Huh. I thought it would have been higher, but maybe because I'm thinking of the immediate area around the Capitol:
A web site that gages the walkability of the top 40 U.S. cities puts Indianapolis near the bottom of the list.
Walkscore.com ranks Indy 37th, just above Charlotte, Nashville and Jacksonville. At the top of the list is San Francisco, New York and Boston. Walkscore's web site says the cities at the top "have density, mixed use, transit, short blocks...and lots of destinations near each address."
The story quotes one Leroy Munger, who has lived in his neighborhood for 25 years:
"I think it's a fine place to walk in terms of peacefulness . . ." As a map of area shows, most amenities are more than a mile away. "You can walk but there's no business you can walk to conveniently," Munger said.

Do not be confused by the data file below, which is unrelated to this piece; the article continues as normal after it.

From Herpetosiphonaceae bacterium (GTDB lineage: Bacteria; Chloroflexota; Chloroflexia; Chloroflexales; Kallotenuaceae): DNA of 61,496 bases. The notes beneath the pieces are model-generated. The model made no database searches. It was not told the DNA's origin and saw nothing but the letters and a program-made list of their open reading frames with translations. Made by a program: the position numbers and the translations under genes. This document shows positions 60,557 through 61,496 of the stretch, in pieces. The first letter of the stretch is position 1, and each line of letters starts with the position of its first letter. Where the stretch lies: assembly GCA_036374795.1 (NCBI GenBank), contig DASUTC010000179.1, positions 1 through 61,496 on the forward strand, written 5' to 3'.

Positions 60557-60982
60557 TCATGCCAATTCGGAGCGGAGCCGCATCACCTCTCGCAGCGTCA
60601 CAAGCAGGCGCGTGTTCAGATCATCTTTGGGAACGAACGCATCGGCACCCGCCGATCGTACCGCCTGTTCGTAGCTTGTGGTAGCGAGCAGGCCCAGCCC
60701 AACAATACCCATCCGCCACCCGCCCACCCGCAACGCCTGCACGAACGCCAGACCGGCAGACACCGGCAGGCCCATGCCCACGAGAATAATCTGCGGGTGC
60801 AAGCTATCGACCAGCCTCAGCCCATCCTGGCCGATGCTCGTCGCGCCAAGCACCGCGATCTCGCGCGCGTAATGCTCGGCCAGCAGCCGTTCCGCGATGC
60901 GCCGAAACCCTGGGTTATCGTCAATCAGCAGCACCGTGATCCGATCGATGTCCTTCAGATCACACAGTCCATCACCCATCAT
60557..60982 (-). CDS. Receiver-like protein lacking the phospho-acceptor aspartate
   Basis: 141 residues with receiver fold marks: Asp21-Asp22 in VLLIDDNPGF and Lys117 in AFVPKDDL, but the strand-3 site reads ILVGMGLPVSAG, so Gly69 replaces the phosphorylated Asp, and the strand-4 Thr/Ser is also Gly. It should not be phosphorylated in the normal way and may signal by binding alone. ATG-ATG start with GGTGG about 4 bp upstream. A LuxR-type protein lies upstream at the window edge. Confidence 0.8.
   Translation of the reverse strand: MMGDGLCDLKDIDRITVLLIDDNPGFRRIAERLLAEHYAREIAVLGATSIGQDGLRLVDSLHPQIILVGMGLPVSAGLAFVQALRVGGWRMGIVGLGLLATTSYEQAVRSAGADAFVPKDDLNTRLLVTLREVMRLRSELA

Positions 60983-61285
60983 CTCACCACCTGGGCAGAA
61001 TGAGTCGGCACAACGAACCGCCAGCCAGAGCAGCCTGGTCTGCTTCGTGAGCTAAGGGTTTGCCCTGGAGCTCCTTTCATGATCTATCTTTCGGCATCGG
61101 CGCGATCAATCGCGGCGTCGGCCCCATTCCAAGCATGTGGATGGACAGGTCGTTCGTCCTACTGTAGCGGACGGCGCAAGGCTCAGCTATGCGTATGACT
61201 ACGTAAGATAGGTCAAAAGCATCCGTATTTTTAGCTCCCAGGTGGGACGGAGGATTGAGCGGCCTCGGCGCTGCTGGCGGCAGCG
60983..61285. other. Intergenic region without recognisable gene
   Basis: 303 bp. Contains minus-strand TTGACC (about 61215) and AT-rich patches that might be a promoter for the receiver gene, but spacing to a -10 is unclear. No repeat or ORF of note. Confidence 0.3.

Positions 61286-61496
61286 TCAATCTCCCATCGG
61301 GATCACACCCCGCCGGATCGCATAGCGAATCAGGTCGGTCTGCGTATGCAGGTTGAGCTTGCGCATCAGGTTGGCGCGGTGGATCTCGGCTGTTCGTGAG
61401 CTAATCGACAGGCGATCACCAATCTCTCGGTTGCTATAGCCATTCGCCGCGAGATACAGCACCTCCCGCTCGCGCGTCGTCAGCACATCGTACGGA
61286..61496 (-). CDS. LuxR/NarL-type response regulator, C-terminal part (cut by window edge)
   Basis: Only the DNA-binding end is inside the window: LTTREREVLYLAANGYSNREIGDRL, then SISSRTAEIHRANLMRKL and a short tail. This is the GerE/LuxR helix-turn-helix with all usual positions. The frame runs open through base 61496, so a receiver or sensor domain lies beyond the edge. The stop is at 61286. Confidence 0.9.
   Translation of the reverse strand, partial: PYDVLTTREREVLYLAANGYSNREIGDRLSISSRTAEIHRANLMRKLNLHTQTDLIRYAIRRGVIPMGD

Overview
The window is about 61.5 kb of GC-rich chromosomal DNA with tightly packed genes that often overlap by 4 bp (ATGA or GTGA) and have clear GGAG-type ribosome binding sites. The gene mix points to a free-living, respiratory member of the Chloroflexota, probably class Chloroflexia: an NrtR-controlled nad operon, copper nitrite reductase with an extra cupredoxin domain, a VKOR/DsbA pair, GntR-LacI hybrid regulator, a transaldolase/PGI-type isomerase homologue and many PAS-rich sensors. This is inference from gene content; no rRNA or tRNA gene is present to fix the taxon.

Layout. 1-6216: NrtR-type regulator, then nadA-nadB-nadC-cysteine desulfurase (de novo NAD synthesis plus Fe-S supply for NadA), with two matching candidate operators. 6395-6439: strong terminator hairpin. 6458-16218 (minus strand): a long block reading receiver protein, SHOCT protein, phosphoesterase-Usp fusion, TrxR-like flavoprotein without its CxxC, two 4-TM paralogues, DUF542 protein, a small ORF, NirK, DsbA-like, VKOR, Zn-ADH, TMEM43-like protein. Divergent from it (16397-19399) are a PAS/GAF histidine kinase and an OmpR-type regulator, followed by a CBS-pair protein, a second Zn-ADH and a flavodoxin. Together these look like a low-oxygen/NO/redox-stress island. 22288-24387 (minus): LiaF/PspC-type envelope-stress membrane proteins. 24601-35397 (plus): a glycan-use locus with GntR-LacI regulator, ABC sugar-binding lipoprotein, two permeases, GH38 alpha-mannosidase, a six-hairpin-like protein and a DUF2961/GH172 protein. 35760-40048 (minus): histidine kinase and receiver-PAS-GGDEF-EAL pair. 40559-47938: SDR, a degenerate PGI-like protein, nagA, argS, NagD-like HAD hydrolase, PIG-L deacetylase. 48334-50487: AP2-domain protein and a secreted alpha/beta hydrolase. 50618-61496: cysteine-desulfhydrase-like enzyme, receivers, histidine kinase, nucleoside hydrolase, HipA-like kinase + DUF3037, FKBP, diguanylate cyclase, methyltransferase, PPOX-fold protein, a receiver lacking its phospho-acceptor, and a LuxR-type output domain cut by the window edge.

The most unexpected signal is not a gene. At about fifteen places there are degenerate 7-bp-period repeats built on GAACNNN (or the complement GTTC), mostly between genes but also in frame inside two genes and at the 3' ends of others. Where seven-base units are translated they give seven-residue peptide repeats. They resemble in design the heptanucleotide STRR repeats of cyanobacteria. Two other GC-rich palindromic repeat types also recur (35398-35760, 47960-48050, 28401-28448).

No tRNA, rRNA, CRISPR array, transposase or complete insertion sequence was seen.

So, apparently, "walkability" means "inviting to the tourists who want to leave their cars and amble around and spend money." That's one definition, but there are others. My neighborhood near the Bluffton Road bridge is very walkable by my standards -- lots of trees, not too many noisy kids, nice houses with nice yards, Foster Park right next door. But there's no place to buy anything except Wendy's unless you want to cross the bridge or walk a few blocks up Broadway. That's OK with me. Walking is for relaxation or exercise. Cars are for shopping. Rules to live by.